by Lindsay Koob
I’ve been burdened with some heavy writing lately (like authoring the liner notes for Spoleto piano hero Andrew von Oeyen’s first international CD release) — and I swore I wouldn’t let the week go by without tipping my hat to Spanish pianist Roberto Berrocal: the former College of Charleston student who was the featured performer in a sizzling International Piano Series recital at the Sottile Theater Tuesday before last. But one can only do so much. Apologies to all concerned for the tardy coverage.
I knew Roberto — one of Enrique Graf’s top protégés — during his student days around ten years ago. Even then, I was very impressed with him, particularly his blazing, near-flawless technique; there was nothing he couldn’t play, and brilliantly. But I sometimes wondered whether his heart was as fully engaged as his busy hands. There often seemed to be more display going on than true artistry.
But what a difference ten years can make. Berrocal — after graduate studies at New England Conservatory — has gone on to a successful career as a concert pianist, teacher and opera accompanist/vocal coach. Super-tenor Placido Domingo even invited Berrocal to join his National Opera in Washington, DC, but he chose to stick with his current position with the New World School of the Arts in Miami. Perhaps the challenges of working with singers has helped to liberate his emotions and taught him something of music’s interpretive ebb and flow — and the way that even piano music should “breathe,” as a singer does. Whatever we have to thank for his musical growth, Tuesday’s recital was the work of a truly exceptional and fully mature musician.
He began his program with Josef Haydn’s Sonata No. 50 in C major: a particularly challenging number that he wrote for a renowned English virtuoso. I wonder if I’ve ever heard more exquisite Haydn in concert. Berrocal’s playing was crystal-clear, elegant and beautifully nuanced — with very natural phrasing and uncanny dynamic control. He captured the tricky finale’s wit and humor perfectly, teasing his listeners with the music’s playful stops and starts.
Sergei Rachmaninoff’s six Moments Musicaux came off just as well, but in different ways. Berrocal met every one of the composer’s formidable technical challenges, while projecting the music’s over-the-top emotion, epic sweep and nervous intensity very convincingly. But, more importantly, he laid bare Rachmaninoff’s manic-depressive personality — especially his quintessentially Russian brand of melancholy (Rachmaninoff, like many of his Russian compatriots, was no stranger to long-term misery).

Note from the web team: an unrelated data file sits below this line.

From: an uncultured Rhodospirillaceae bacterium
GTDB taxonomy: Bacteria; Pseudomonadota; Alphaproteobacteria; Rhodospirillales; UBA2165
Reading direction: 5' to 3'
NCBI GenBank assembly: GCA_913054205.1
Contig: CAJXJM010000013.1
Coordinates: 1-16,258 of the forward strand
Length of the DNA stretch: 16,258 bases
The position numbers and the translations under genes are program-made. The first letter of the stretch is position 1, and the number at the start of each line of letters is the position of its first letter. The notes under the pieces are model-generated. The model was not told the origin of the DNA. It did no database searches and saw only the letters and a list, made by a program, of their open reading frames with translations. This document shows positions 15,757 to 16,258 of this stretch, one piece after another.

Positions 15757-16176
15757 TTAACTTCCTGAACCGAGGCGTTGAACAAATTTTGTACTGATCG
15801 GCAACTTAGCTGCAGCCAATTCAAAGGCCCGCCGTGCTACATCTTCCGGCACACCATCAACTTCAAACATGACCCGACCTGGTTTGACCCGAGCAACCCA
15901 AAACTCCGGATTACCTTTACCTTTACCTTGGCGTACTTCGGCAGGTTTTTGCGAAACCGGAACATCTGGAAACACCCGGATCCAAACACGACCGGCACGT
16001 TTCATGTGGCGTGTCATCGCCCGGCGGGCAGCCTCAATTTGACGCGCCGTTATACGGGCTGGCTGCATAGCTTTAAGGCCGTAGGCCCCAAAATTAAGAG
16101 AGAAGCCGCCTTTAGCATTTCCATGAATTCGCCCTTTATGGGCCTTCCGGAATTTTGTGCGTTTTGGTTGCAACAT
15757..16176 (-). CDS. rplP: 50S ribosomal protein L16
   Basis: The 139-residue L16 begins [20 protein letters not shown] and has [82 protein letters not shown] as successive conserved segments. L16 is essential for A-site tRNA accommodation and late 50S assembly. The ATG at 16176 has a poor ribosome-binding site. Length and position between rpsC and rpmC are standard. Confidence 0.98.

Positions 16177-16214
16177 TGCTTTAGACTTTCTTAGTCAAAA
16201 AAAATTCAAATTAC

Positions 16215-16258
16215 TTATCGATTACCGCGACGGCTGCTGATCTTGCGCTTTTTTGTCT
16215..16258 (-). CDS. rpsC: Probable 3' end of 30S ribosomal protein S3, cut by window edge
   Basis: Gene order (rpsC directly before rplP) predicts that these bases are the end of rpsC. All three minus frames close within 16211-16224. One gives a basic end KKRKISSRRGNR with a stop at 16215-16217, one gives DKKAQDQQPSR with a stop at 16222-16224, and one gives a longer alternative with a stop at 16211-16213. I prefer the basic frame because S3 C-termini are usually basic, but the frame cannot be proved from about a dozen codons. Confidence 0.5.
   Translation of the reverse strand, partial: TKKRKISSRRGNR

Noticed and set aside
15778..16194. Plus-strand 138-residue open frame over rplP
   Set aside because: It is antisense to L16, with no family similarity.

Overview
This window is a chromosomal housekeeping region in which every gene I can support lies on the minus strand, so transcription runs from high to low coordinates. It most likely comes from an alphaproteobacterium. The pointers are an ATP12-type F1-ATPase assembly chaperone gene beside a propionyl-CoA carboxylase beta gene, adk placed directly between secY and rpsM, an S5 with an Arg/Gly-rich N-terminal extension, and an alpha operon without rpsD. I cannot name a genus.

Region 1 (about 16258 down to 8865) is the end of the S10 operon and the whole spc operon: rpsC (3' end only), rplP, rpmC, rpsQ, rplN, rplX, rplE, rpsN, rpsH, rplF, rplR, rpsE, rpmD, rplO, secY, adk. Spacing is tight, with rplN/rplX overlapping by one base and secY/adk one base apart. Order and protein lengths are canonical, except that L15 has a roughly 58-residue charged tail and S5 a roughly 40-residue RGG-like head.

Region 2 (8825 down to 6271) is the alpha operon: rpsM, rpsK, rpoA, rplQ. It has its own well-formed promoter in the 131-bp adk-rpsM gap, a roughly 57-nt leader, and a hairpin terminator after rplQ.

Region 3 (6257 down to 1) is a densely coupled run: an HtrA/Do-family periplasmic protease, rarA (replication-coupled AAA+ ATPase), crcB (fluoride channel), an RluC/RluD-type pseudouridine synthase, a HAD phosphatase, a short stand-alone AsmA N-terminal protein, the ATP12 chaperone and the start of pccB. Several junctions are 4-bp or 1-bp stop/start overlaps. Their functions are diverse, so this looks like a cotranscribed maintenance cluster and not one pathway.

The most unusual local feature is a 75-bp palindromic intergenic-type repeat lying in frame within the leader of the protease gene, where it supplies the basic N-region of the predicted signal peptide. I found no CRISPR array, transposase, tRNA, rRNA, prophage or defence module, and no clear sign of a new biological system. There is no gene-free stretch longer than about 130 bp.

After halftime, it was on to a work I had never heard in concert before: Spanish composer Manuel de Falla’s fascinatingly impressionistic and colorful Fantasia Baetica. Written for the legendary virtuoso Artur Rubinstein, It’s based on native themes from the southern Spanish region of Andalusia: the home of Flamenco. Berrocal served it up with the kind of natural flair and idiomatic authenticity that only a native Spaniard could muster.
The finale — Franz Liszt’s show-stopping Spanish Rhapsody — was a very grand finale, indeed. Berrocal dove into this formidable piece with great gusto and skill, astounding his listeners with Liszt’s seemingly impossible keyboard wizardry. I heard him play Liszt when he was a student — but this time, Berrocal balanced his knuckle-busting bravura playing with a sense of interpretive and emotional depth that made the music complete. Check out Roberto’s blazing performance of this piece on YouTube.
You’ve probably guessed by now that I’ve been following C of C’s world-class piano program closely for some time now. After all, the piano’s my instrument, too … but my main motivation is that it’s such an incredibly rewarding process to follow the transformation of talented kids into finished musicians. And I was blessed last Tuesday to witness one of the program’s most brilliant end products. Bravo, Roberto!